A Guest Post by Dr. Venugopal Gouri (The Author)
I lost one of my best friends on the “All Souls Day” (2nd Nov 2014) in an unfortunate turn of events in October 2014, as he was laid low by a Streptococcal bacterial infection that led him to septicemic shock (severe blood infection + abnormally low blood pressure). Dr. S.G. Venkatesh, a Research Scientist at the Cardiovascular Stem cell Research Center at the University of Louisville, Kentucky, USA was a happy, cheerful person bringing joy to all the people around him and his loss is being painfully felt by his family and friends. For someone who never cried, cribbed or complained as evident by 30 years of our friendship, the cruel hand of fate did him in, much to our chagrin. Coming as it did in the same year when the World Health Organization (WHO) had declared the year 2014 with a focus on antimicrobial resistance; it was a rude shock.
STREPTOCOCCAL BACTERIAL INFECTION
I am not here to tell you a poignant tale but trying to veer your attention to an unfortunate outcome of what could have been preventable. Well, to tell you a little gist of the problem this gentleman had: One fine evening in the last week of October, he complained of a little feverishness and being a little under the weather, was coaxed to take an anti-pyretic and as there was no change by the next day he was attended to by his Primary Care Physician. By this time he had developed a pain in the thigh akin to a painful sting of a wasp. His physician advised him to carry on with the same medicine and an antibiotic that would keep his fever down, terming it as viral pyrexia and asked him to increase his electrolyte intake. The ensuing night was terrible as the fever turned high grade (>103 degrees Fahrenheit) and the painful area simply prevented him from the moving the limb even a little.
SUDDEN TURN OF EVENTS
He was in prostration and just had to be rushed to the Emergency. This was only the third day of the fever but the infection had taken its toll. The blood pressure sank and so did the electrolytes. He developed a difficulty in respiration within a couple of hours of admission into the hospital and needed a mechanical ventilator (artificial breathing machine) to keep up the respiratory rate. Within 6 hours due to the medication that was given to push up the blood pressure the kidney function that was already under the stress further dipped and he needed to be on dialysis (blood filtration outside the body using a machine) right away. As a reasonable blood pressure needs to be maintained for dialysis to be properly performed it turned ineffectual.
In spite of the emergency that the infection created there was still no trace of the cause. Since he had complained of a severe pain in the thigh a Surgery was done to explore any change. There it was a collection of pus which was promptly drained out and left to heal. The collection was sent for culture and he was promptly started on antibiotics for a Necrotizing Fasciitis (skin infection leading to inflammation, gangrene and necrosis), probably due to a Streptococcal infection. But the changes that were brought on by the infective agent had already taken over the system of the body. This was a state of septicaemic shock and all the vital organs were under its sway. It was only the sixth day of the onset of fever and he succumbed to it. A close associate of his; an Infectious Diseases Specialist rued the fact that the antibiotics did not rise to the occasion as otherwise, he would not have slipped into shock so early and easily in spite of the virulence of the organism. Alas, it was not to be.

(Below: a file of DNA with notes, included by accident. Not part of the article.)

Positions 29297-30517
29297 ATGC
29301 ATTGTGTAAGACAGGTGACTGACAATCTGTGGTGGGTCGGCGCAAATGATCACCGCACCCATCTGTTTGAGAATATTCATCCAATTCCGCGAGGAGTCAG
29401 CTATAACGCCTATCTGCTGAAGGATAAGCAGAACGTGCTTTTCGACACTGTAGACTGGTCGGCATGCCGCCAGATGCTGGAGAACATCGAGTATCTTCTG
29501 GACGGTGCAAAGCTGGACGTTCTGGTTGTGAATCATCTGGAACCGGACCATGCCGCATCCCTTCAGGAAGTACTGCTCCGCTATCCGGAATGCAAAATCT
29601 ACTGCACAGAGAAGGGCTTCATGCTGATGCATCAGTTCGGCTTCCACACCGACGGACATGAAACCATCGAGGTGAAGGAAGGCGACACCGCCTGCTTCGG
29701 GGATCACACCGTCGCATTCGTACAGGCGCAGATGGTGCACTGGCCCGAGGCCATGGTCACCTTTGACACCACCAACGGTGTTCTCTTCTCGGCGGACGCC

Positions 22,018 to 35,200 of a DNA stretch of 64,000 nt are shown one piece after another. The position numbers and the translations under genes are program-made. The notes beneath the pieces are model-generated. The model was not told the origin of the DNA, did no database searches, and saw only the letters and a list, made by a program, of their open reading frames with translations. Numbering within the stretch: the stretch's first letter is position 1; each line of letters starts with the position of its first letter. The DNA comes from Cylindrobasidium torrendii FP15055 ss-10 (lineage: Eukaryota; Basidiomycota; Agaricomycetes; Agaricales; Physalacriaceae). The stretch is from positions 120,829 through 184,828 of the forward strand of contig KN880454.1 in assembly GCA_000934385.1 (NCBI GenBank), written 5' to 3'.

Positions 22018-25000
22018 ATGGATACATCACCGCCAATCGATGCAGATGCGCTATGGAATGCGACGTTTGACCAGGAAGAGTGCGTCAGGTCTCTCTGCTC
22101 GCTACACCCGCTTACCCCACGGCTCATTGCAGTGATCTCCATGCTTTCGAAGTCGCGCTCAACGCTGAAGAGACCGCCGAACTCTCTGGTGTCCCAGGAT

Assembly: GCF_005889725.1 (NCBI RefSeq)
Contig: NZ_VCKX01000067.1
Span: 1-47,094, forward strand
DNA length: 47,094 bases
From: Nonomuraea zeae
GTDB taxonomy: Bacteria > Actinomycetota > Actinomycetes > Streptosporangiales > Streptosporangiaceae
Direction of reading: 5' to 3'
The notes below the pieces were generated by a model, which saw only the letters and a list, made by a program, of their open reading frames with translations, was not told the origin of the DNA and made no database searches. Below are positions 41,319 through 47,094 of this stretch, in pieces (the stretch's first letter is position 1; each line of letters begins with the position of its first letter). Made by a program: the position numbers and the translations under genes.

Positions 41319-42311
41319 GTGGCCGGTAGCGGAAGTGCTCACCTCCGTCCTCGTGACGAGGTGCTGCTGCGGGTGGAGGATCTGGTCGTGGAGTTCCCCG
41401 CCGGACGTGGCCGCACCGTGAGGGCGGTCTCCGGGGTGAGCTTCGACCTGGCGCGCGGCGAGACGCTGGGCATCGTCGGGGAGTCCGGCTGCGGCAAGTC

USE OF ANTIBIOTICS
- Is it not true that in the early 1980’s when Ciprofloxacin was introduced into the market and considered only next to Penicillin and even 3 doses of the medicine was just enough to treat a stubborn case of typhoid and today it is being prescribed even for a stretch of 6 months for a urinary infection that simply does not yield in spite?
- Is it not a fact that these multidrug-resistant bacteria prowl the ICU of hospitals more and are responsible for the nosocomial (hospital-acquired) infections (such as gram-negative bacterial infection) leading to iatrogenic deaths?
- Isn’t it a paradox that eradication programmes for Malaria (infection from a bite of female mosquito) in India have only wiped out the programmes but the communicable disease remains endemic?
OVERUSE OF ANTIBIOTICS
- Is it not a fact that if the antibiotics are used in moderation and when relevant that the action of those is retained?
- Is it not a fact that patients have access to various antibiotics in developing countries and get to use them indiscriminately? Sometimes as innocently as using “eye drops” for an eye infection saying that they are just drops and not antibiotics!
- Is it not true that due to “Patents act” the synthetic chemical pharmaceutical companies go on a “kill” to advertise and sell as many in the period that they are eligible to do so?
MISUSE OF ANTIBIOTICS
This does beg many a question.
- Is it not a fact that because the antibiotics are being used without a properly appointed course that the surviving bacteria develop an “idea” about the attacking medicine and gradually develop a resistance to it? Since the strains of bacteria mutate in generations in a few months; they simply outpace the growth of antibiotics. Therefore, antibiotics should not be discontinued before completing the course otherwise bacteria may become drug resistant.
- Is it not a fact that the lifestyle of the day is so compelling that the individual wants to get back to work at the earliest and insists on the Doctor to prescribe him the so-called strongest antibiotic and they are obliged?